By Deepak Chopra, MD and Menas Kafatos, PhD
Reality, that most important concept about everything that exists, has gotten out of kilter, and yet very few people have noticed or are paying attention. The problem goes deep into the heart of things, however, so deep that future generations may look back and wonder why this generation didn’t wake up. The reason isn’t mysterious, actually. It has to do with how much we have come to rely upon contemporary science and to trust it: science has been appointed to inform us about what is real and what isn’t. Myths, superstitions, personal prejudices, and obsessions are unreal, while facts, data, and measurements are real.
Nothing seems more secure than science in most people’s minds. As long as technology keeps progressing on all fronts, it’s commonly believed that the most intractable problems, such as curing cancer and reversing global climate change, are open to scientific solutions. But what if reality has something else in mind? Quite apparently it does, if you bother to look deep enough. Reality has decided to bring physics, for example, to a profound crisis, not on one front, which might be easily circumvented, but on almost all fronts. This sounds like a drastic statement, but it’s actually a foreshadowing.
Judging by the current state of affairs, certain difficulties are now at least forty years old without solution and sometimes a century or more. To name the top seven dead ends that science faces,
- No one knows where the Big Bang came from.
- No one knows how life began.
- The origin of time, space, matter, and energy remain obscure.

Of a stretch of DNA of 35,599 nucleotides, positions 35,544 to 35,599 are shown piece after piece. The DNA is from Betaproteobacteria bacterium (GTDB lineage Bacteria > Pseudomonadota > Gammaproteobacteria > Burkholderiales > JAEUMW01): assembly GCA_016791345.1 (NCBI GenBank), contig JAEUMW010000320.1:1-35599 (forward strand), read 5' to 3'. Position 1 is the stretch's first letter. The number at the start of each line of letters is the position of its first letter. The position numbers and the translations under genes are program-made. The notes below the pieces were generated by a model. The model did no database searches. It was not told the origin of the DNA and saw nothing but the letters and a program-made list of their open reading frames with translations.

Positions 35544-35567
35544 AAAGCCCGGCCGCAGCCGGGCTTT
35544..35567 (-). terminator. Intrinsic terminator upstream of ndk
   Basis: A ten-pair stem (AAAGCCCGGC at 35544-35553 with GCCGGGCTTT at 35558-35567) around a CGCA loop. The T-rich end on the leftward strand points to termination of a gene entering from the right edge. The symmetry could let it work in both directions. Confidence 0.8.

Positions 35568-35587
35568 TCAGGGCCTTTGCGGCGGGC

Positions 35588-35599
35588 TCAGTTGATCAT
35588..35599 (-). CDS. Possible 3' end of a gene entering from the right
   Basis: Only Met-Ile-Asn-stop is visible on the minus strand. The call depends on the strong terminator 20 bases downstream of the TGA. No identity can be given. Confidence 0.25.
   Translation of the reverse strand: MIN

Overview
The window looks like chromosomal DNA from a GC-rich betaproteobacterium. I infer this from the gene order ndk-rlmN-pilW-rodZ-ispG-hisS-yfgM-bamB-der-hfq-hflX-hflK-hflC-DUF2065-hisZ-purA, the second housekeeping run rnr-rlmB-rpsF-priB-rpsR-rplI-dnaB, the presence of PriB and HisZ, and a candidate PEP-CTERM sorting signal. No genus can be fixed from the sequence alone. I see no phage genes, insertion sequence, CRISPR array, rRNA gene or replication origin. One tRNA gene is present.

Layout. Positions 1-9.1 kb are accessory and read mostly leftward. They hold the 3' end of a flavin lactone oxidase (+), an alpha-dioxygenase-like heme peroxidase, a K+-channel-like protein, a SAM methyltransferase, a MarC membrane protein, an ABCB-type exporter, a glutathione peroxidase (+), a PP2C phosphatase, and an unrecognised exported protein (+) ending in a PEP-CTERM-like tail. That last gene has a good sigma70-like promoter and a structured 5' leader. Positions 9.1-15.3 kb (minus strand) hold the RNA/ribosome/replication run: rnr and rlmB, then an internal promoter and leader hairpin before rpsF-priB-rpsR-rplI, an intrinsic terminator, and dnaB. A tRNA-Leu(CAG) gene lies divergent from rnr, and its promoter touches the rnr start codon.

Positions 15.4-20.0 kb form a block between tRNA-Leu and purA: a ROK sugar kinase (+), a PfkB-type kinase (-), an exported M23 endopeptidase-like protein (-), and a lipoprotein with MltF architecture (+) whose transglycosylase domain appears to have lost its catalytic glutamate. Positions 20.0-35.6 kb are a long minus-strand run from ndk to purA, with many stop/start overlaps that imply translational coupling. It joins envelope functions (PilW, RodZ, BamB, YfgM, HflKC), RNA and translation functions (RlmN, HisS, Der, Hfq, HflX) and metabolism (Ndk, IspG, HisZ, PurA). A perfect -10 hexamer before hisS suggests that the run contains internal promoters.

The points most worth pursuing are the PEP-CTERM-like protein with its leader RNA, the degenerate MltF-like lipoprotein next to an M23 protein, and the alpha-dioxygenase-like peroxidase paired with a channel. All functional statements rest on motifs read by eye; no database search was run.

- The relation of mind and brain is as up in the air as it was at the time of Plato and Aristotle.
- The nature of consciousness and how it evolved–if it evolved–cannot be agreed upon.
- The process by which the brain creates a three-dimensional world of sight and sound using only chemical and electrical signals is totally mysterious.
- The two leading theories in physics, General Relativity (which explains how large objects work) and quantum mechanics (which explains how tiny things work) turn out to be completely incompatible.
In previous posts over the past five years we’ve gone into detail about each of these difficulties, and as much as mainstream science resists any crack in its armor, a host of leading thinkers acknowledges exactly what these problems are. But let’s back away from details to look at the big picture. If there are seven dead ends in our understanding of reality, isn’t something drastically off kilter? If the answer to that question is obviously yes, then why doesn’t science self-correct and change course? We emphasize “science as it is being currently practiced,” because quantum reality is drastically different from the outmoded assumptions of classical physics that still dominate in the everyday work of physicists. Why this gap exists is a complex issue, but let’s ignore the details once again and give a simple, workable answer: inertia. Science advances through the momentum built up over the decades, and like a car rolling downhill, inertia will keep things moving even if the engine is dead. Continue reading